Lucknow, almost never, figures in a traveller’s list when looking for getaway options from Delhi. I wonder why. It has everything for an ideal short weekend travel options, especially from the capital city.
About a century ago, there lived a Nawab who was a kebab aficionado. As age caught up with him and he lost his teeth, he announced a contest under which whoever made the softest and most luscious of the dish would be awarded royal patronage. The victor in this contest was Haji Murad Ali, who used 160 spices to make the award-winning kebabs. Apparently, the man had only one hand and hence the dish came to be known as the famous tunday kebabs.
Hundred years hence, the name lives on and is almost synonymous with Lucknow and the recipe, a family secret, is still considered award-winning. It is primarily this name that has made kebabs and Lucknow inseparable.
If you are a vegetarian or not a kebab fan, fret not. There is a lot in store in Lucknow’s kitchen that makes it a foodie’s paradise. As I walk around the streets of Lucknow, I wonder why the city never made it to my list of weekend-getaway destinations before. Just an overnight train journey away, the city is an ideal spot for a gastronomical holiday.
If you are a mutton or beef fan, your best bet is to head to Gol Darwaza area and start your day with Nihari Kulcha. Originally a beef preparation, it is now mostly made with mutton cooked in thick spicy gravy and served with kulchas (bread). However, if you do not like meat in your breakfast then choose poori aloo from the menu. End the meal with hot and fresh ghee jalebi.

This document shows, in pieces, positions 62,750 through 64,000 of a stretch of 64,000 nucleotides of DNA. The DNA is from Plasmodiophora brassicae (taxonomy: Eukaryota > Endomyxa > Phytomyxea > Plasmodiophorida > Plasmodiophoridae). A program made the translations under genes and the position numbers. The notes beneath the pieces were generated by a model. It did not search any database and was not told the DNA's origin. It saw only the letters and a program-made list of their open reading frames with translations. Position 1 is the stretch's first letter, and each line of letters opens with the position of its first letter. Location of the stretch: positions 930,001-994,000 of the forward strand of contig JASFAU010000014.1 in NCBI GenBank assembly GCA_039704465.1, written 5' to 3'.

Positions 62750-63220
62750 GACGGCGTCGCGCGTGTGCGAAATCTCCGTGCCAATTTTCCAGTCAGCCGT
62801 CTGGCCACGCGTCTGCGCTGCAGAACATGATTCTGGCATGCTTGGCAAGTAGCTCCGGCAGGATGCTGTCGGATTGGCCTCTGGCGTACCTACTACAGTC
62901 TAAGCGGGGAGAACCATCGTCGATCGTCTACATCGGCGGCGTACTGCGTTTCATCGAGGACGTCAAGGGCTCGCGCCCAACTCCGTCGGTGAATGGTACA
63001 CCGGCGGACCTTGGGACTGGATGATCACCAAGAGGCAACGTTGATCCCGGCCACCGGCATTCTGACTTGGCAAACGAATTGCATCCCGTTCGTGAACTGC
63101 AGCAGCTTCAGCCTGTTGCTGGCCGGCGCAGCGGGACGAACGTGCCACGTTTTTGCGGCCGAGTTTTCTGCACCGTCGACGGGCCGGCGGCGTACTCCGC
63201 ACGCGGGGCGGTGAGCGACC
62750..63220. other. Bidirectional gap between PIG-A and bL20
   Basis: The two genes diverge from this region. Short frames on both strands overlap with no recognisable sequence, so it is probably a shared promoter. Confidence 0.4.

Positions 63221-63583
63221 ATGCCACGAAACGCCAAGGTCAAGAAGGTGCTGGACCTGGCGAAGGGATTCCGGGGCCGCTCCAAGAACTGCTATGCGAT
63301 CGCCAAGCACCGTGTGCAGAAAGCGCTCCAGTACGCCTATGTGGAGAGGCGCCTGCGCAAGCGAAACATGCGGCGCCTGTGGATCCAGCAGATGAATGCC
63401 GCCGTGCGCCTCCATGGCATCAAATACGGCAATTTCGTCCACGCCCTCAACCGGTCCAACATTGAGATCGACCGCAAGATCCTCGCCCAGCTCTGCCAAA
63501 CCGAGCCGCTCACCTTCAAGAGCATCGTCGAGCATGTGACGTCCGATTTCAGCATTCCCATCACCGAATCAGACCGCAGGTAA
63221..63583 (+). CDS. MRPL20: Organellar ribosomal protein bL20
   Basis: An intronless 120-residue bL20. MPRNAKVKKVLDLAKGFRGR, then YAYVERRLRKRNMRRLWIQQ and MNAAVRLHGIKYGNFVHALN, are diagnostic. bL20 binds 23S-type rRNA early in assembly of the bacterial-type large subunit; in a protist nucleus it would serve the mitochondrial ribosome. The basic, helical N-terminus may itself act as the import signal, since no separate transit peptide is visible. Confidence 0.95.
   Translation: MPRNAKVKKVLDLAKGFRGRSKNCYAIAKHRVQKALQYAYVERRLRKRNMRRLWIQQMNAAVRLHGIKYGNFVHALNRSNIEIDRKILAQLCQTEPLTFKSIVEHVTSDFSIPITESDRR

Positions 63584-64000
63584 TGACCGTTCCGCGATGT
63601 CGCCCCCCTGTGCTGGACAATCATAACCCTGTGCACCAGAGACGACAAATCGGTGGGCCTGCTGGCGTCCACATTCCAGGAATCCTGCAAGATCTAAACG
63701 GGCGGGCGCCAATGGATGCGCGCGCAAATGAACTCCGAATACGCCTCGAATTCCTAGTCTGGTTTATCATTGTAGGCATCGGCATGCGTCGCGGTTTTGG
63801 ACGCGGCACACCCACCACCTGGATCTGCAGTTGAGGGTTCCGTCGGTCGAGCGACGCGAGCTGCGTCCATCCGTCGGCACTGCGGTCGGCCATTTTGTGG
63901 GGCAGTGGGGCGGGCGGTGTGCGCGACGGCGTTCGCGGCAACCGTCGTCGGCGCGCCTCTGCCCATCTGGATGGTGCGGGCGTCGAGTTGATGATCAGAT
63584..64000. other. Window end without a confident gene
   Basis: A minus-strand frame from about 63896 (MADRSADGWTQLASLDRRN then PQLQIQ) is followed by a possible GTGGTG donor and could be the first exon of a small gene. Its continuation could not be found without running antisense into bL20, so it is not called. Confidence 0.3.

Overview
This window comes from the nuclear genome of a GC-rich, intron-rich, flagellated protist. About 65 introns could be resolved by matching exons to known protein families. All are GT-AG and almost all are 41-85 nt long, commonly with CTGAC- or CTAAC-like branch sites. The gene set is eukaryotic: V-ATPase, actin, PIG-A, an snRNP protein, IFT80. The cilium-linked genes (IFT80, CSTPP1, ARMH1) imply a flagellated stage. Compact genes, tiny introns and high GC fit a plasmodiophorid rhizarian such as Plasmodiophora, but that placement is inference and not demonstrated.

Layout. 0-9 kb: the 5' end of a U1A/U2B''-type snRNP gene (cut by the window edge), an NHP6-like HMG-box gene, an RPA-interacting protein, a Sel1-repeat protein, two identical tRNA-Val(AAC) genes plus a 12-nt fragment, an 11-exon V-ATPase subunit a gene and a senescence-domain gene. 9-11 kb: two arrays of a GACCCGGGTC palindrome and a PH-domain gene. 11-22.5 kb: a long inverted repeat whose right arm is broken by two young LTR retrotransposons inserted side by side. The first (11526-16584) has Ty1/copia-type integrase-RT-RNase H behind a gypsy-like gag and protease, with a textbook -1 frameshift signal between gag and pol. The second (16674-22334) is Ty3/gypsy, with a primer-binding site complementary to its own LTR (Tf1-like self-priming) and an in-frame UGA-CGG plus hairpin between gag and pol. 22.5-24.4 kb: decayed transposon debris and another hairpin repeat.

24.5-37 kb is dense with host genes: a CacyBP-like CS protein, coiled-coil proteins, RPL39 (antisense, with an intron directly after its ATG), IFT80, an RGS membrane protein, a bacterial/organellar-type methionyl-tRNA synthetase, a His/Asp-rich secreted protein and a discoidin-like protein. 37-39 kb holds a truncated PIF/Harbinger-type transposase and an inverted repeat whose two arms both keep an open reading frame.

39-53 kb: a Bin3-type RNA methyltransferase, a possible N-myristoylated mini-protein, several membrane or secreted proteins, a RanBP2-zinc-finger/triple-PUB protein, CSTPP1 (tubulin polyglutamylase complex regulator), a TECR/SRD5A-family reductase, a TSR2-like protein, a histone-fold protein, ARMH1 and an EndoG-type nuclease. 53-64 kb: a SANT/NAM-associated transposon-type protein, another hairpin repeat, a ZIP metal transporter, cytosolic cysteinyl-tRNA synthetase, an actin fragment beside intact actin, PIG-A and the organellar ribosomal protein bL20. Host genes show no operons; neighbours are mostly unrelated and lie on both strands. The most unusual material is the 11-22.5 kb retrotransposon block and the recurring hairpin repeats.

To allow the delicious meal to settle in and to get a taste of history, it is a good idea to take a tour of the fascinating Bada
Imambara and Bhool Bhulaiya (Labriynth). Tunday Kababi is undeniably the best place to savour the delicacies. There are two outlets — one in Aminabad and the other in Gomti Nagar. The former requires you to meander through the narrow lanes of the old city; the latter is located in a far lesser crowded area.
Tunday are essentially galawati kebabs, best savoured with sheermal or ulte tawa ka parantha. Other good choices can be shami kebab, boti kebab, majlisi kebab, reshmi kebab and kakori kebab. For dinner, visit Dastarkhwan in Hazratganj where you can get a taste of authentic Mughlai food. Or go to Naushijaan for some more kebabs. The best way to end the meal is with the famous sweet shahi tukda. A close second is paan, which is available in incredible varieties.
Your visit to the city will be incomplete without relishing the local chaat too. So during your stay, in between sam-
the rich delicacies do leave some evening time and appetite for crispy aloo tikki, batashas (gol gappas) and matar chaat. Shukla Chaat Stall on Shanazaf Road tops the list of the best shops.
There are options in this culinary heaven. Whatever there is an eatery for you in the city — range restaurants Hazratganj to star hotels street food and coffee shops. You will, in fact, be left wanting for more of the delightful local delicacies even after you leave
Shopping tip: What’s a trip to Lucknow without a bagful of chikan clothes. I got good deals at a small shop called Shri Sewa in Hazratganj. Bewarned, some markets are closed on Sunday. The popular areas are Chowk, Sadar, Aliganj, Indira Nagar and Gomti Nagar.
Best way to reach: Train is the best option from Delhi; it’s an overnight journey. (The station is disgustingly horrible but don’t judge the city by its station!)